The Department of Homeland Security spells out 16 categories of critical infrastructure workers, including those at military bases, nuclear power sites, courthouses and public works facilities like dams and water plants.

“I don’t see campaigning on the list,” said Dr. Joshua Sharfstein, vice dean for public health practice at Johns Hopkins University and former Maryland state health department chief. “Anything that does not have to be done in person and anything not related to his job as vice president would not be considered essential.”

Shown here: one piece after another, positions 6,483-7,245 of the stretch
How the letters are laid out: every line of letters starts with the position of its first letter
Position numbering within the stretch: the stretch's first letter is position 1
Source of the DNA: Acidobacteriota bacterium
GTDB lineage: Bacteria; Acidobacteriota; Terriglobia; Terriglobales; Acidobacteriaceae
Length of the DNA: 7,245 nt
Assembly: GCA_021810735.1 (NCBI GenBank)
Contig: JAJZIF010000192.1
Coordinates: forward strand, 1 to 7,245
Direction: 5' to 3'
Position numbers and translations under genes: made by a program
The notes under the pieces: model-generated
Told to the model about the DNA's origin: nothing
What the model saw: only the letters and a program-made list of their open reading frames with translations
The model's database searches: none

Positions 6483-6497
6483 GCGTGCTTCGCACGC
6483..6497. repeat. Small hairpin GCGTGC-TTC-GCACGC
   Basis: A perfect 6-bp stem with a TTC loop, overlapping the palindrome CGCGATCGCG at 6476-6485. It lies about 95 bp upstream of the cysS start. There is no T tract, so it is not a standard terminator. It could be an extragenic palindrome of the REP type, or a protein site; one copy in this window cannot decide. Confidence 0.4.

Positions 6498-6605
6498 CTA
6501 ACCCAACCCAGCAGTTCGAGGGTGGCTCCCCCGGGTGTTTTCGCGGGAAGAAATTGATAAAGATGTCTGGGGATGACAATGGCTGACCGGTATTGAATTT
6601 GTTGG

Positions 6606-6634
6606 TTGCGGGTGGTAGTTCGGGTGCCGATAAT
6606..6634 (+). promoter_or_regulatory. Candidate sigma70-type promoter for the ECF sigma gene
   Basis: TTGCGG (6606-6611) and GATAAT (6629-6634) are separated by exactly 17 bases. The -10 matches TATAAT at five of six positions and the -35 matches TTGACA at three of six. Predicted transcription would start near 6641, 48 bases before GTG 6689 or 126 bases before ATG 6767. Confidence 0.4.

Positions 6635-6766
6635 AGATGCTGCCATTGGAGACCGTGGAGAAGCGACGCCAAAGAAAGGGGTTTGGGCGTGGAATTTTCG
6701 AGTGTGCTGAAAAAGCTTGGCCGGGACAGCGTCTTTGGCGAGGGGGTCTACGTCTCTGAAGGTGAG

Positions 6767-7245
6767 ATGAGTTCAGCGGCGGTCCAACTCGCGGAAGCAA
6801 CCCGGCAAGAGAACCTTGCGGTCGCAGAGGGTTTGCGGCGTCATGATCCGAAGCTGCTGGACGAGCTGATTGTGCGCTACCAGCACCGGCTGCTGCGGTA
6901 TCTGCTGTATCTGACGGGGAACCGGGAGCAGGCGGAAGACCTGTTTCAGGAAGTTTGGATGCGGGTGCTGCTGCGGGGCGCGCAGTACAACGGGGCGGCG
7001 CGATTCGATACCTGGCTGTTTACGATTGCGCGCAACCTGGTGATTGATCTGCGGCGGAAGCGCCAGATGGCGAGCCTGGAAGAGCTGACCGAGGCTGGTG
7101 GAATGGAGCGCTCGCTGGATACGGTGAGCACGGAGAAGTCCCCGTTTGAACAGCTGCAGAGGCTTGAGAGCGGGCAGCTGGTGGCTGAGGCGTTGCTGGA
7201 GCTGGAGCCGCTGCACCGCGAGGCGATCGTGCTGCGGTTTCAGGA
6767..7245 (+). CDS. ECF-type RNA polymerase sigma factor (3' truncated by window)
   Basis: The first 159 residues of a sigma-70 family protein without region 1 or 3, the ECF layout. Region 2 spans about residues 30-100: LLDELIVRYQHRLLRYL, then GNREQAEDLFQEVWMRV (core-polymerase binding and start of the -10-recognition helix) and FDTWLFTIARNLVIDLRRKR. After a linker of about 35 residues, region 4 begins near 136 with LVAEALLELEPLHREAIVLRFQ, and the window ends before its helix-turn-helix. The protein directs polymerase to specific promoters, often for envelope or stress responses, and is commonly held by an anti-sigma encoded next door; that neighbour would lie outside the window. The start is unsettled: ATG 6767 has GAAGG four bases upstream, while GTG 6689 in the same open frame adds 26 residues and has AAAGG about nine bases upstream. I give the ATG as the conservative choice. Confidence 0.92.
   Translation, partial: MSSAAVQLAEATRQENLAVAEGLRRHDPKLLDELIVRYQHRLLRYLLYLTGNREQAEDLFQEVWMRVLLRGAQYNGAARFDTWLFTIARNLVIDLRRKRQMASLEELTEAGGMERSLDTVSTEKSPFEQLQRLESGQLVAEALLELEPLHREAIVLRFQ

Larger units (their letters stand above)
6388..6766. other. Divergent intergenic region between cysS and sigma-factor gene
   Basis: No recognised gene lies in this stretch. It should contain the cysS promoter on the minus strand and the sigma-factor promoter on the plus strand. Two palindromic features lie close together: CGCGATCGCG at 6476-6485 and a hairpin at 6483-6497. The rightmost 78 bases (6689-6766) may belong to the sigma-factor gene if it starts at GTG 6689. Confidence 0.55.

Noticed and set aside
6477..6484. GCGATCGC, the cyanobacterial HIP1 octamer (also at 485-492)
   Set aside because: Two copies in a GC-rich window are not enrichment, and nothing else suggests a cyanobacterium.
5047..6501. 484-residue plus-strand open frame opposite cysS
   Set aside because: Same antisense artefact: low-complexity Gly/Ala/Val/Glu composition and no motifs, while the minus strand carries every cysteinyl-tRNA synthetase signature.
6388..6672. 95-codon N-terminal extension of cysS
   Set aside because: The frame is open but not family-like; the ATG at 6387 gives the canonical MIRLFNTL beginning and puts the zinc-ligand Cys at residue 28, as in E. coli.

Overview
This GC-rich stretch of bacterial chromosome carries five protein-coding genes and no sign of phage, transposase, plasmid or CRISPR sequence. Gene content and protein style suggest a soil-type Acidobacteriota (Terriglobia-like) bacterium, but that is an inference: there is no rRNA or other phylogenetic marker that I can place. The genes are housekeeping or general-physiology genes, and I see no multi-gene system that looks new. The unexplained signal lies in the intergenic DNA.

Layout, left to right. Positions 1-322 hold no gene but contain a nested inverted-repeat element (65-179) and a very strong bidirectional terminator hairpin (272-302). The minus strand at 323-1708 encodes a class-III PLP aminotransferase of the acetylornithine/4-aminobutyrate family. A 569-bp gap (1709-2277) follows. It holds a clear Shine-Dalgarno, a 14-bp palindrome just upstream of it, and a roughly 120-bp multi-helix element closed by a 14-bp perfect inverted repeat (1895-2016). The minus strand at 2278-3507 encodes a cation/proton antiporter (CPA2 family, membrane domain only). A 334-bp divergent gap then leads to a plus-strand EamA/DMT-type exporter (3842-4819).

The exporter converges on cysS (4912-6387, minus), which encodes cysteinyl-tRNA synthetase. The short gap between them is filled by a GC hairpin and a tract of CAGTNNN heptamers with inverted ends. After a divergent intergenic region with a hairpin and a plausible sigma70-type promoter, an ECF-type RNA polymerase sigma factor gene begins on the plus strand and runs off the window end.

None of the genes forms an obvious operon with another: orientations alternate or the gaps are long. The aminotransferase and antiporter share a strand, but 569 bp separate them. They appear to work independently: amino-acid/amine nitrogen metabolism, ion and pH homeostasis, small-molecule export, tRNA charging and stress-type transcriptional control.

Dr. Thomas Tsai, a health policy specialist at Harvard University, agreed.

Helping to maintain the function of the executive branch of government could be considered critical work, but “we’ve always historically separated campaigning from official duties,” he said.